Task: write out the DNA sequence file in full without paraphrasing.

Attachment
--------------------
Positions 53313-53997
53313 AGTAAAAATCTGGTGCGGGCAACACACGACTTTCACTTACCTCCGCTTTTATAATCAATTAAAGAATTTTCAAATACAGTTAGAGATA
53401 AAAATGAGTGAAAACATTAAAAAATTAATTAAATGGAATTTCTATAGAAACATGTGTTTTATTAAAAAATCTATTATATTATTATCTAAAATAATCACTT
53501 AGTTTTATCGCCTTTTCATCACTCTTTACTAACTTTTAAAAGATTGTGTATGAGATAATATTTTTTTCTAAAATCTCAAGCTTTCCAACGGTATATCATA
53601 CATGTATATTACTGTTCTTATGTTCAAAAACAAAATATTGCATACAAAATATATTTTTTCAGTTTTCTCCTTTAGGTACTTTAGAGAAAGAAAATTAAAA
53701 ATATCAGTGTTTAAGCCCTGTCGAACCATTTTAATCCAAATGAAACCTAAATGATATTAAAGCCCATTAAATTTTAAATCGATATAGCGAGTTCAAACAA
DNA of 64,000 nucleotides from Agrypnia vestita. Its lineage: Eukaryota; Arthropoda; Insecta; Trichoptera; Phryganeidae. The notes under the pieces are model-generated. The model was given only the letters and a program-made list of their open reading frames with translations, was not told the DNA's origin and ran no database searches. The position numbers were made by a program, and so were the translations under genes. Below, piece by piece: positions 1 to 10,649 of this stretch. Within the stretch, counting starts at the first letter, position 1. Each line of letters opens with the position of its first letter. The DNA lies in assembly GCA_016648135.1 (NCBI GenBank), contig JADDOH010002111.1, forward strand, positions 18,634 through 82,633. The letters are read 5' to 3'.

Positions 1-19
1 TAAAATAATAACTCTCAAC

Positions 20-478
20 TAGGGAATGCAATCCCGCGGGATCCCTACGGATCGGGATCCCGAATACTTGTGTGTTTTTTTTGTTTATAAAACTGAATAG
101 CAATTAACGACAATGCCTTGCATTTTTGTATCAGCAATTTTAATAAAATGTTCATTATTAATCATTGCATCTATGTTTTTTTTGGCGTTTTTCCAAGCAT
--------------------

Positions 53313-53997
53313 AGTAAAAATCTGGTGCGGGCAACACACGACTTTCACTTACCTCCGCTTTTATAATCAATTAAAGAATTTTCAAATACAGTTAGAGATA
53401 AAAATGAGTGAAAACATTAAAAAATTAATTAAATGGAATTTCTATAGAAACATGTGTTTTATTAAAAAATCTATTATATTATTATCTAAAATAATCACTT
53501 AGTTTTATCGCCTTTTCATCACTCTTTACTAACTTTTAAAAGATTGTGTATGAGATAATATTTTTTTCTAAAATCTCAAGCTTTCCAACGGTATATCATA
53601 CATGTATATTACTGTTCTTATGTTCAAAAACAAAATATTGCATACAAAATATATTTTTTCAGTTTTCTCCTTTAGGTACTTTAGAGAAAGAAAATTAAAA
53701 ATATCAGTGTTTAAGCCCTGTCGAACCATTTTAATCCAAATGAAACCTAAATGATATTAAAGCCCATTAAATTTTAAATCGATATAGCGAGTTCAAACAA
DNA of 64,000 nucleotides from Agrypnia vestita. Its lineage: Eukaryota; Arthropoda; Insecta; Trichoptera; Phryganeidae. The notes under the pieces are model-generated. The model was given only the letters and a program-made list of their open reading frames with translations, was not told the DNA's origin and ran no database searches. The position numbers were made by a program, and so were the translations under genes. Below, piece by piece: positions 1 to 10,649 of this stretch. Within the stretch, counting starts at the first letter, position 1. Each line of letters opens with the position of its first letter. The DNA lies in assembly GCA_016648135.1 (NCBI GenBank), contig JADDOH010002111.1, forward strand, positions 18,634 through 82,633. The letters are read 5' to 3'.

Positions 1-19
1 TAAAATAATAACTCTCAAC

Positions 20-478
20 TAGGGAATGCAATCCCGCGGGATCCCTACGGATCGGGATCCCGAATACTTGTGTGTTTTTTTTGTTTATAAAACTGAATAG
101 CAATTAACGACAATGCCTTGCATTTTTGTATCAGCAATTTTAATAAAATGTTCATTATTAATCATTGCATCTATGTTTTTTTTGGCGTTTTTCCAAGCAT